These young adults are currently looking for new forever homes:
Mac is a neutered retired breeder. He is a blue bicolor and he was born in June 2011. Mac is a big, beautiful boy who is both cuddly and playful. He gets along with most other cats, dogs, and he is very confident so would be well suited to almost any home. However, we don’t want to see him as a single cat, as he is very social. He also has a very long, thick coat for a Ragdoll, so he will need a new family who is willing and able to keep up with some regular combing.
Princess is a seal mitted spayed female, born in August, 2015. She is very cuddly and really wants to have a family of her own. She likes her food a bit too much, so she needs a family who will put her on a diet. 😉
Because we have often been asked why we choose to part with our altered “retirees”, I would like to offer an explanation here. Breeding purebred cats isn’t just about putting two cats together and selling kittens. It’s about finding a breed that you love, learning all about that breed, and then trying to not only preserve the breed, but also to better it in some way. Doing that requires setting goals and constantly trying to improve.
When we are successful in meeting our goals, the result is that the kittens we produce are “better” than their parents. When I say “better”, I mean that maybe they are larger and more robust than Mom and Dad, or maybe they have easier-maintenance coats or bluer eyes (ideally all of the above, although that rarely happens in just one generation).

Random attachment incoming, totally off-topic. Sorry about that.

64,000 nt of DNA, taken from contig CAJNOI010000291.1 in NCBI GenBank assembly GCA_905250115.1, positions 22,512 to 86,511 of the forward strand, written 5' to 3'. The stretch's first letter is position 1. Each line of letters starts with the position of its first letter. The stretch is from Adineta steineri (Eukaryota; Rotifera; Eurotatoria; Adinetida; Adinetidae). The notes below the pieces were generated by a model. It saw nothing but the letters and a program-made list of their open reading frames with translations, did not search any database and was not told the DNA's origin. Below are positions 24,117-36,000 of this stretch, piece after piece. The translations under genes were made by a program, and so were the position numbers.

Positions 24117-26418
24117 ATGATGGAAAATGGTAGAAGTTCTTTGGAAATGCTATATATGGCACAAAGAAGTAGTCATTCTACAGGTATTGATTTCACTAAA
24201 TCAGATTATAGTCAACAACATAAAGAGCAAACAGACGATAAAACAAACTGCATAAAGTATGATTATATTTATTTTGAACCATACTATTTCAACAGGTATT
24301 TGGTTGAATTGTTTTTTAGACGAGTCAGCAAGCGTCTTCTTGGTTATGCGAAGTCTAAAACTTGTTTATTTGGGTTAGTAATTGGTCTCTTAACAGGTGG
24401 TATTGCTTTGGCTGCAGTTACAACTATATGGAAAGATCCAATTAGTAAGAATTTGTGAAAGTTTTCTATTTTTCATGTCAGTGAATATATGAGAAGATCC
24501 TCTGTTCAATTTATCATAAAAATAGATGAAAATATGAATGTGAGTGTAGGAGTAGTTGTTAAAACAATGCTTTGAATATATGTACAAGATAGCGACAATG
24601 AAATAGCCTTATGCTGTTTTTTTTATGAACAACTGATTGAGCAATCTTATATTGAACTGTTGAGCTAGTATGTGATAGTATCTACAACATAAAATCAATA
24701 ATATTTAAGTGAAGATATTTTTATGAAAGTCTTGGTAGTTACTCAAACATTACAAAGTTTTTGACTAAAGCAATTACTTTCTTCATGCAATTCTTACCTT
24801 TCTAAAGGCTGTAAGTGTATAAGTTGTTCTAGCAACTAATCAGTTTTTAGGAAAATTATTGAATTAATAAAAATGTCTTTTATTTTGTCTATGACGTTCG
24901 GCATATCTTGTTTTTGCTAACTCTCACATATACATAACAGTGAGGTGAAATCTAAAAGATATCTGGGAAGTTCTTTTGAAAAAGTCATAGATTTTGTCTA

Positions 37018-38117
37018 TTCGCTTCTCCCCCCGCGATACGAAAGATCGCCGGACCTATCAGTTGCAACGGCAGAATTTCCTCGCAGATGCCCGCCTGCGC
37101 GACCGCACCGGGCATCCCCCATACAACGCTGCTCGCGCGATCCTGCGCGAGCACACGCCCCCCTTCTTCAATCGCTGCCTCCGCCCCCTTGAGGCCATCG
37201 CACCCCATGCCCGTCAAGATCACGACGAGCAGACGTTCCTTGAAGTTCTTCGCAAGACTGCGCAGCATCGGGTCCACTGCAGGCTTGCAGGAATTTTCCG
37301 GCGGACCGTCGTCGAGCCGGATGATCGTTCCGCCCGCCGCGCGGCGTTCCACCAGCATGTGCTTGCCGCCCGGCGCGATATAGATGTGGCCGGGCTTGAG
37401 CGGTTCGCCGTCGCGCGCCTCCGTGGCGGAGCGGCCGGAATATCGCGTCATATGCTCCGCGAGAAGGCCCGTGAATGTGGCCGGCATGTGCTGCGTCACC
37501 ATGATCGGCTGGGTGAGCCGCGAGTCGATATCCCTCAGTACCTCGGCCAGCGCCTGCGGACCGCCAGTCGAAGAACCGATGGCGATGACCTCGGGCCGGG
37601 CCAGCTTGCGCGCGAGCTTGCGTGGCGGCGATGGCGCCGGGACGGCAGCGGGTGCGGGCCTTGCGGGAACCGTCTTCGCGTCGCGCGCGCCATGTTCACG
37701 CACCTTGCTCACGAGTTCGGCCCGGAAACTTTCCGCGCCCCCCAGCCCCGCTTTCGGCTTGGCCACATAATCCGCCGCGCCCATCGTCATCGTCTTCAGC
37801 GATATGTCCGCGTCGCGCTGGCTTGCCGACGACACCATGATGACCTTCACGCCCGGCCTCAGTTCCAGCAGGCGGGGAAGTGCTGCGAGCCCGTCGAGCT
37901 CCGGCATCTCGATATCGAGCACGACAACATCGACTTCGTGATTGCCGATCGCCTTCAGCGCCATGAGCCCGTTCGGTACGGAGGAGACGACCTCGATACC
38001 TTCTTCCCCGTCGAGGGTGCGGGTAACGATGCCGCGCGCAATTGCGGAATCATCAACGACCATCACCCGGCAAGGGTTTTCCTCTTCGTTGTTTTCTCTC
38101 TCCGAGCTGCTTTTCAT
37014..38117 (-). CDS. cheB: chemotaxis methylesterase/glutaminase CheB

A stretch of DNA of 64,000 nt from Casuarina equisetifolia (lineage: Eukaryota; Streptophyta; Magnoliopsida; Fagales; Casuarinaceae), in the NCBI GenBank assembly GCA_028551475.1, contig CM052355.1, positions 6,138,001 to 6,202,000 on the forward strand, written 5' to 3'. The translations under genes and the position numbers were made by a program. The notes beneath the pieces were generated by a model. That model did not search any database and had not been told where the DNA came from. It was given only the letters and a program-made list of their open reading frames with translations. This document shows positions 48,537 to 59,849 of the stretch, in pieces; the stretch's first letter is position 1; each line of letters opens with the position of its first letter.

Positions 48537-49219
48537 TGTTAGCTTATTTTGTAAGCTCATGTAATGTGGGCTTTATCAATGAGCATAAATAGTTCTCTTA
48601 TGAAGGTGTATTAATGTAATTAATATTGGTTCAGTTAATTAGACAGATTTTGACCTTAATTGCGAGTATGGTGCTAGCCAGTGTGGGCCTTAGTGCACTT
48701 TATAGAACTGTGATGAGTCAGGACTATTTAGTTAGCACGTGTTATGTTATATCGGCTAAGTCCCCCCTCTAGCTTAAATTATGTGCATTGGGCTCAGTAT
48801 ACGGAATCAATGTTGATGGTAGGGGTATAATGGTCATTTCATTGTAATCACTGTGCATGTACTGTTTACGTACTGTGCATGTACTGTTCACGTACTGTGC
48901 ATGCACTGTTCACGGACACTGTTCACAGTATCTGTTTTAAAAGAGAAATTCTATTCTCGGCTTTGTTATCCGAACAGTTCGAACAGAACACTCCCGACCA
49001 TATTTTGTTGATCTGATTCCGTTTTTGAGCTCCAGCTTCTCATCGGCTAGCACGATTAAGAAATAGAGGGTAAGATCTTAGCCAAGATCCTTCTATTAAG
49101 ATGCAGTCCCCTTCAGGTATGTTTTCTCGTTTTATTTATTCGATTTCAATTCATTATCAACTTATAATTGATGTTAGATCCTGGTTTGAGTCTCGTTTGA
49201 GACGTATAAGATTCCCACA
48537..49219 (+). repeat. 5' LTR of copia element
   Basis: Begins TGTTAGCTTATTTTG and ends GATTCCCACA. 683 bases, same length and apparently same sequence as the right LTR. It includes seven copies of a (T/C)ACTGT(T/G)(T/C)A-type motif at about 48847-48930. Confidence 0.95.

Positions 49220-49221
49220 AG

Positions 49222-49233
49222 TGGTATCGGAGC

We are also sometimes motivated to retire kitties because it is simply best for their mental or physical well-being NOT to be bred. These, for example, are females who have difficulty birthing, little interest in raising kittens, lose too much weight and condition due to birthing and nursing, etc. Not all cats should be bred, and these cats are quickly retired from our breeding program!
It’s not easy parting with these guys – many of whom we have helped into this world and watched grow from kittenhood into adulthood. HOWEVER – we are hobby breeders – we have no professional facilities, no professional help, and no cleaning helpers. In order to honor our commitment to ensure that our cats have good lives and receive not only the basics (high-quality food, fresh water, veterinary care) but also quality time, love, and attention, we have to be VERY careful not to keep too many cats in the house. For cat lovers who are totally enamored with Ragdolls, this is not an easy task. But unfortunately (or perhaps fortunately?) we have learned from past experiences that our family situation is just too demanding at this time in our lives for us to maintain a large breeding program, or a large group of “retirees”. Breeding Ragdolls can be a WONDERFUL, fulfilling hobby, but it requires an enormous amount of hard work and dedication, and frankly it can quickly become a serious financial strain.
We have found that for us, the best solution for all of us is to find these beautiful, loving cats equally wonderful, loving homes where they can be treasured full-time. When we take these cats to their new homes and meet their new families, it makes it easier for us to let them go. When we hear about how well they’re doing, or visit them (which we are often invited to do and do sometimes take advantage of, when time permits), or see pictures of them looking healthy, pampered and relaxed, we know that we have done the right thing.
These are some of the most beautiful, most loving Ragdolls that have ever graced our home, and they are looking for wonderful, loving families ONLY!